Born into a wealthy bourgeois family, Marian Reismann received an excellent education. Following the example of her brother János, a world-renowned photographer, she studied photography at the Staatslehranstalt für Lichtbildwesen in Munich (1929-1931), then worked as a photographer at the URF Werbe Kollektive in Berlin. After returning to Budapest, she obtained a master’s degree and opened her portrait studio, Fotó Marian, in 1934. Her dance and children’s pictures, alongside her portraits of writers, musicians and actors soon brought her such renown that students flocked to the school. She began a collaboration that lasted for several decades with the paediatrician and psychologist Emmi Pikler, who explored new paths in education and therapy for children. M. Reismann photographed patients on a regular basis, as well as the community of children in paediatrician-founded institutions. Her illustrations, created with almost scientific precision, set the standard in the field of children’s photography. She captured the spontaneous behaviours of her models at different ages in their natural environment and followed the stages of their evolution over several years.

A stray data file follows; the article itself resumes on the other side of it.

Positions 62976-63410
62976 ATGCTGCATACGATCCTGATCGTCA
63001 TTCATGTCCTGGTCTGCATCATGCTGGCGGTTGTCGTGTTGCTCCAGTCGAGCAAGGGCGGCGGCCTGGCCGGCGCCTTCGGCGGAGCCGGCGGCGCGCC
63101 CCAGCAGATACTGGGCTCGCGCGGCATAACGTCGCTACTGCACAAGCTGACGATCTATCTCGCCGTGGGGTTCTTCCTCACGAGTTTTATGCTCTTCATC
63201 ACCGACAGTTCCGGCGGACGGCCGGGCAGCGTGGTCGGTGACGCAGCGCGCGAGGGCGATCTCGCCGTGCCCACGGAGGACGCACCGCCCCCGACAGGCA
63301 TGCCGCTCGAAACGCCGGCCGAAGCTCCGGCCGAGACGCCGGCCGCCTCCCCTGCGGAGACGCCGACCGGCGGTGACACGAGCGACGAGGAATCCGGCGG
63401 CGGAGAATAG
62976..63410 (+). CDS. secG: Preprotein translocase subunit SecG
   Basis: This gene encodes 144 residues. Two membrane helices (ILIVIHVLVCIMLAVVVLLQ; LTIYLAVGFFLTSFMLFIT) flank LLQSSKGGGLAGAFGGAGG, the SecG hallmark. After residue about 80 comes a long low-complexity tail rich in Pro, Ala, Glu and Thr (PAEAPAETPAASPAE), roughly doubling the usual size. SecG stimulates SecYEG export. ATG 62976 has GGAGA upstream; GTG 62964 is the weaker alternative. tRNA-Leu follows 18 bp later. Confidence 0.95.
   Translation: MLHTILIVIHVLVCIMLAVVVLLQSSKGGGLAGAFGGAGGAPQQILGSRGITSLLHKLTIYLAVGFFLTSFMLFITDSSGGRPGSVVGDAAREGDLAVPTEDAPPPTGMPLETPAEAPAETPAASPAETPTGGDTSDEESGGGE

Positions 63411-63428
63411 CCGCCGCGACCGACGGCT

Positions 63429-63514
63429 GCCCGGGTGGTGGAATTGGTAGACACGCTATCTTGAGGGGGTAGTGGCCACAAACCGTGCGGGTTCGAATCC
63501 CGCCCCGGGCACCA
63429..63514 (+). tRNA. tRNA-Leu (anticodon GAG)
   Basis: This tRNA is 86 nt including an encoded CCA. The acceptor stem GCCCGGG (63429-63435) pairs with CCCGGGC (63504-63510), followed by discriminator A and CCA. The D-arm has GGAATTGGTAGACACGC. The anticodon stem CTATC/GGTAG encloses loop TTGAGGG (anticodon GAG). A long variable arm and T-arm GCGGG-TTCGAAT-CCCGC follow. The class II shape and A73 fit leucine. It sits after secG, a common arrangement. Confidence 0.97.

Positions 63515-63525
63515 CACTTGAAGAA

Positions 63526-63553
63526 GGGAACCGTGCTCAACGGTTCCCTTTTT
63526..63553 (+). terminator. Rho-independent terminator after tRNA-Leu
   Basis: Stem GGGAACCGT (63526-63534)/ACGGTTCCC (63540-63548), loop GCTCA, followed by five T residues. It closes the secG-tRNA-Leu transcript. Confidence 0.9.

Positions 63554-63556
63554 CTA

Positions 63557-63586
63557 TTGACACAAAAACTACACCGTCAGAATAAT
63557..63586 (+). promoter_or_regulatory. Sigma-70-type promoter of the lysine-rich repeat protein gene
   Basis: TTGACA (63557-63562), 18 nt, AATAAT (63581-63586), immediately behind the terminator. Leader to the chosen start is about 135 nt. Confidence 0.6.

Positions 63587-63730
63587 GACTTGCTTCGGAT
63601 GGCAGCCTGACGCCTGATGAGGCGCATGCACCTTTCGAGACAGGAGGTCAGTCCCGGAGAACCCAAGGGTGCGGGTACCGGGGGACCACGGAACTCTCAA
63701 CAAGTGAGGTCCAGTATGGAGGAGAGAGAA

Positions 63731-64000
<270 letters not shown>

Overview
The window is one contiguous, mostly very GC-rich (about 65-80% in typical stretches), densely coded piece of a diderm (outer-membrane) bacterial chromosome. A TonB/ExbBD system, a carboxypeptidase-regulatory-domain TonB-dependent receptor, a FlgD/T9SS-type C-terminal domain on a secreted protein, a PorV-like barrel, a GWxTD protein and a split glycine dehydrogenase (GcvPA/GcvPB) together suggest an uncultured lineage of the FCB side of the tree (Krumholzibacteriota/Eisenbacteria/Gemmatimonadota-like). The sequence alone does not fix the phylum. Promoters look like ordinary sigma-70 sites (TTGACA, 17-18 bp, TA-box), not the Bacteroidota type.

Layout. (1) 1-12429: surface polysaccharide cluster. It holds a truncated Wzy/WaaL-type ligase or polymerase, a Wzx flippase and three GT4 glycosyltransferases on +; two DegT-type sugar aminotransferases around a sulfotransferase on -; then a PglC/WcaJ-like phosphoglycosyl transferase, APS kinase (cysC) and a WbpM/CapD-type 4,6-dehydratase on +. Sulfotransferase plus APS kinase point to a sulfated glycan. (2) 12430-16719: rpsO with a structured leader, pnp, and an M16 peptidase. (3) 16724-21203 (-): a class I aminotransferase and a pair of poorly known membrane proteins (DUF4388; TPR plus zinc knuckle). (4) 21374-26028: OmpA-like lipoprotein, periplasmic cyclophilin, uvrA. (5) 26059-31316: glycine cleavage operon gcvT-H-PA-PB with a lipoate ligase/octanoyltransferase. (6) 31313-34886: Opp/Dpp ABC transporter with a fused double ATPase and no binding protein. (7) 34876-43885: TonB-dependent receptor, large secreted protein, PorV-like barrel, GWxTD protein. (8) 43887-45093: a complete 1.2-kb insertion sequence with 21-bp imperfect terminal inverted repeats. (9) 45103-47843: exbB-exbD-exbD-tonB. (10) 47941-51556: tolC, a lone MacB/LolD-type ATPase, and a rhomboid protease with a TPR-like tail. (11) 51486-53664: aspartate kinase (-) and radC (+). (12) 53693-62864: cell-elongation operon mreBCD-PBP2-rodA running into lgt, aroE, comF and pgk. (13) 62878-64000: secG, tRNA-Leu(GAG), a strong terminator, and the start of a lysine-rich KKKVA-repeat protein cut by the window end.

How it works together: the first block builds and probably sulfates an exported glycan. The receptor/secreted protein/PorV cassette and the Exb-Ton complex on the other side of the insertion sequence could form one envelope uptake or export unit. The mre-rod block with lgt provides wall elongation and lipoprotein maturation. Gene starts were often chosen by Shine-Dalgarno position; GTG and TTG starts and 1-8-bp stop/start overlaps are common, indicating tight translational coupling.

In 1938 E. Pikler and M. Reismann publish Mit tud már a baba? (published in English as Peaceful Babies – Contented Mothers), followed by Anyák könyve (Mothers books) in 1954, reedited several times and translated into several languages. Persecuted by the Nazis, the photographer lived the last years of the war in hiding. Her studio, her equipment and a large part of her work were destroyed during the Siege of Budapest (1944-1945). As a photojournalist for the Magyar Film Iroda in 1945 and 1946, she produced photos of war criminals and political reports. After returning to her studio practice, she then worked for Magyar Fotó (the forerunner to the Hungarian Telegraph Agency) until her dismissal in 1954. She then reopened her studio and produced photographs on a wide range of subjects (agriculture, ethnography, landscapes and cities). She taught photographybetween 1951 and 1967 and published several albums. A retrospective exhibition was devoted to her at the National Gallery in 1972. A joint exhibition of her work and that of her brother was presented in 1988.